Civil Rights Pilgrimage 2014

2014 marks the 10th Anniversary of the SMU Civil Rights Pilgrimage. The eight-day bus journey takes students, faculty and staff to visit the American South’s civil rights landmarks and leaders in the movement. The group’s stops include Little Rock Central High School in Arkansas; the Edmund Pettus Bridge in Selma, Alabama; Montgomery’s Dexter Avenue Baptist Church, where Dr. Martin Luther King served as pastor; the campus of Ole Miss in Oxford; and the Lorraine Motel in Memphis, where Dr. King was assassinated.

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Nonviolent courage of the Little Rock Nine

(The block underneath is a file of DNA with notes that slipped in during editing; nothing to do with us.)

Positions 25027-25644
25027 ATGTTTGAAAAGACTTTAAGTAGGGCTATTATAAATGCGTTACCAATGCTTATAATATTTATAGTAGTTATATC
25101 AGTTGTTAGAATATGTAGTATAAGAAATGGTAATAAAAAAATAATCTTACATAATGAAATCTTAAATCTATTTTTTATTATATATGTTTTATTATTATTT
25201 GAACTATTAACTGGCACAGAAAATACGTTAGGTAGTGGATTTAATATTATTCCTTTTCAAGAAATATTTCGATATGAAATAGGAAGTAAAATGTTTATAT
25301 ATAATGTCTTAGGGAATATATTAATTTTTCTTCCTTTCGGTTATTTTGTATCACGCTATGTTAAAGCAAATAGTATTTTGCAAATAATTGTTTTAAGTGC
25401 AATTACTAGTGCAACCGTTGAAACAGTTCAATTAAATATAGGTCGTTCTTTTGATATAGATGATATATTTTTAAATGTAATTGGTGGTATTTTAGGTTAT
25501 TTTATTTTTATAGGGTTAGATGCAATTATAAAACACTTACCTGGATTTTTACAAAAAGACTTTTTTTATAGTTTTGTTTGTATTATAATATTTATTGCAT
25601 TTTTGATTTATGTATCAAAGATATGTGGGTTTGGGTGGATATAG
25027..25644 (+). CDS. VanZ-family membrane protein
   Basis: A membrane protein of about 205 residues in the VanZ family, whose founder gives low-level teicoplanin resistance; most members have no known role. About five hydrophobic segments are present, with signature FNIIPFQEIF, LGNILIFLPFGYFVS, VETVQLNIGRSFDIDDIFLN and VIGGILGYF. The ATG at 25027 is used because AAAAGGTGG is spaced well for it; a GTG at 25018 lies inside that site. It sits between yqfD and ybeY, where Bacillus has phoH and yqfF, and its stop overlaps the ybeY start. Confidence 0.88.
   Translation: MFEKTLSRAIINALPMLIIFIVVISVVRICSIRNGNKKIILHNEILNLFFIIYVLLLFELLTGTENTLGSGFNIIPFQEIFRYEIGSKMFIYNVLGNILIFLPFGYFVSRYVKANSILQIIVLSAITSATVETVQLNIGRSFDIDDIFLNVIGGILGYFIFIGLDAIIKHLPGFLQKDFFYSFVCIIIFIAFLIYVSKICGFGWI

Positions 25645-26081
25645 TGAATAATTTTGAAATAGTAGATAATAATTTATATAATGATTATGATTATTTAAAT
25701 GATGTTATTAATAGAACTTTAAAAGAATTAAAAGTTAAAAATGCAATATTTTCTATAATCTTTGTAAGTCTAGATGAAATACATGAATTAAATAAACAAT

An update from Donna, a Master of Liberal Studies student:

photo1Little Rock Central High School is architecturally beautiful. When you view the grandeur of the building, it is hard to conceive of what awaited the Little Rock Nine. Unwelcomed, harassed, assaulted, hated, the young people persevered. Every day they went to war. Every day they faced the same hatred. Every day hoping today would be different. Every day it was not. They were so young to possess and display such nonviolent courage.

The state of Arkansas installed sculptures in bronze of the nine on the Capitol grounds. The sculptures are a lovely representation of the students’ courage and tenacity for all to see. Each one is unique, as each of the students were. However, there is a look of uncertainty on each face. They were undoubtedly unsure of what would come, but can be proud of their part in the advancement of civil rights (and human rights) in history.

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